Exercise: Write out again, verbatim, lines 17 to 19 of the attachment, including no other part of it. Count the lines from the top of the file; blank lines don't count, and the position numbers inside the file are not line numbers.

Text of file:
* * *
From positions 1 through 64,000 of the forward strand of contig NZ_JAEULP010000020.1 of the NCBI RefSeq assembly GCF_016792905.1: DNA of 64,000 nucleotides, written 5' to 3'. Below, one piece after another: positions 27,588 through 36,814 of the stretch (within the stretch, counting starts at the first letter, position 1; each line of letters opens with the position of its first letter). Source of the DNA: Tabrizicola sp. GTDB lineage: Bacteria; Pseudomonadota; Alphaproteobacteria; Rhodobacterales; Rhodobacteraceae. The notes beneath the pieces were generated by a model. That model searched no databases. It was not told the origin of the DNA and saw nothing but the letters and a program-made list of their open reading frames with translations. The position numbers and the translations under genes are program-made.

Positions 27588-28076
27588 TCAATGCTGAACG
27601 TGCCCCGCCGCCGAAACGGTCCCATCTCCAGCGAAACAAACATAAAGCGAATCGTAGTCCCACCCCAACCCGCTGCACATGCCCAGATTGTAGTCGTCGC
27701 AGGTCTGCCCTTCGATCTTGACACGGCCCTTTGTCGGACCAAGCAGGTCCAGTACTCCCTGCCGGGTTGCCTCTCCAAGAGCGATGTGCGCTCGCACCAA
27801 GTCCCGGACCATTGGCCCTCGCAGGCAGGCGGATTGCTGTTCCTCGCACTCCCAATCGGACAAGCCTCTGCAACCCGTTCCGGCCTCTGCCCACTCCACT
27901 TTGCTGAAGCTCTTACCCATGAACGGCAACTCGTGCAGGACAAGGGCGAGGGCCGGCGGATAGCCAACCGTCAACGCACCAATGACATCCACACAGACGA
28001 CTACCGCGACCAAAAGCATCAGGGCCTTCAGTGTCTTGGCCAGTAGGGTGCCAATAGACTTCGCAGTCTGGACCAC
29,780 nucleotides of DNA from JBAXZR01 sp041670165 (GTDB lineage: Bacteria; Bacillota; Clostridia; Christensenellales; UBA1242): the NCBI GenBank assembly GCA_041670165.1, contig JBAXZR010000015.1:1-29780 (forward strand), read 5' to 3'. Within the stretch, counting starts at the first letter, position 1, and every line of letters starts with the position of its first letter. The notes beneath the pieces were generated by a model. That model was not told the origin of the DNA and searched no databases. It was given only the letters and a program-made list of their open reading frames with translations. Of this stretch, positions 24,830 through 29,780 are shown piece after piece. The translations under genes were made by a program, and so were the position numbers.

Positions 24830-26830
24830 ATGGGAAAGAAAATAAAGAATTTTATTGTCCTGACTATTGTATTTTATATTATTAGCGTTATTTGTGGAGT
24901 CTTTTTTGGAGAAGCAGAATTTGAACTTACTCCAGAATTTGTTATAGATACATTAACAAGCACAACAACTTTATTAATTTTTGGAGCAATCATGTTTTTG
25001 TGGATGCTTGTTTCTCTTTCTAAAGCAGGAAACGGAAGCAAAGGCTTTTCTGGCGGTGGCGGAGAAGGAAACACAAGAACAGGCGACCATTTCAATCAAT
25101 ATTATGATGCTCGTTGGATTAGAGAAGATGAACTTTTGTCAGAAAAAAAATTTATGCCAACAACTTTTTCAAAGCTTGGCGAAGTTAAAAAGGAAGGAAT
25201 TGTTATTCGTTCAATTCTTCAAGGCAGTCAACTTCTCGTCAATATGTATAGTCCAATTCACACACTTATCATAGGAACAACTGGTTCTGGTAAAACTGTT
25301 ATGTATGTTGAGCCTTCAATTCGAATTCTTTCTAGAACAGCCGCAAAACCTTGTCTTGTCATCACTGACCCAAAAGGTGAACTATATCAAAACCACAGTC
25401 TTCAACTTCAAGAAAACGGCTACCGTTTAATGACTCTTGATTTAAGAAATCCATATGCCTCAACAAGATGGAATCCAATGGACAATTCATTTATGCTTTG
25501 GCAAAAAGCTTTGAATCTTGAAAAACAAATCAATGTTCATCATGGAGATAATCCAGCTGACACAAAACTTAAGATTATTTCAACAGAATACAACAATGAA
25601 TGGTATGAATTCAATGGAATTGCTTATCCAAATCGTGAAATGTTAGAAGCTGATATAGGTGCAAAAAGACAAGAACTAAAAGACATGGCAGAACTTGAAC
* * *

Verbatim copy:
25401 TTCAACTTCAAGAAAACGGCTACCGTTTAATGACTCTTGATTTAAGAAATCCATATGCCTCAACAAGATGGAATCCAATGGACAATTCATTTATGCTTTG
25501 GCAAAAAGCTTTGAATCTTGAAAAACAAATCAATGTTCATCATGGAGATAATCCAGCTGACACAAAACTTAAGATTATTTCAACAGAATACAACAATGAA
25601 TGGTATGAATTCAATGGAATTGCTTATCCAAATCGTGAAATGTTAGAAGCTGATATAGGTGCAAAAAGACAAGAACTAAAAGACATGGCAGAACTTGAAC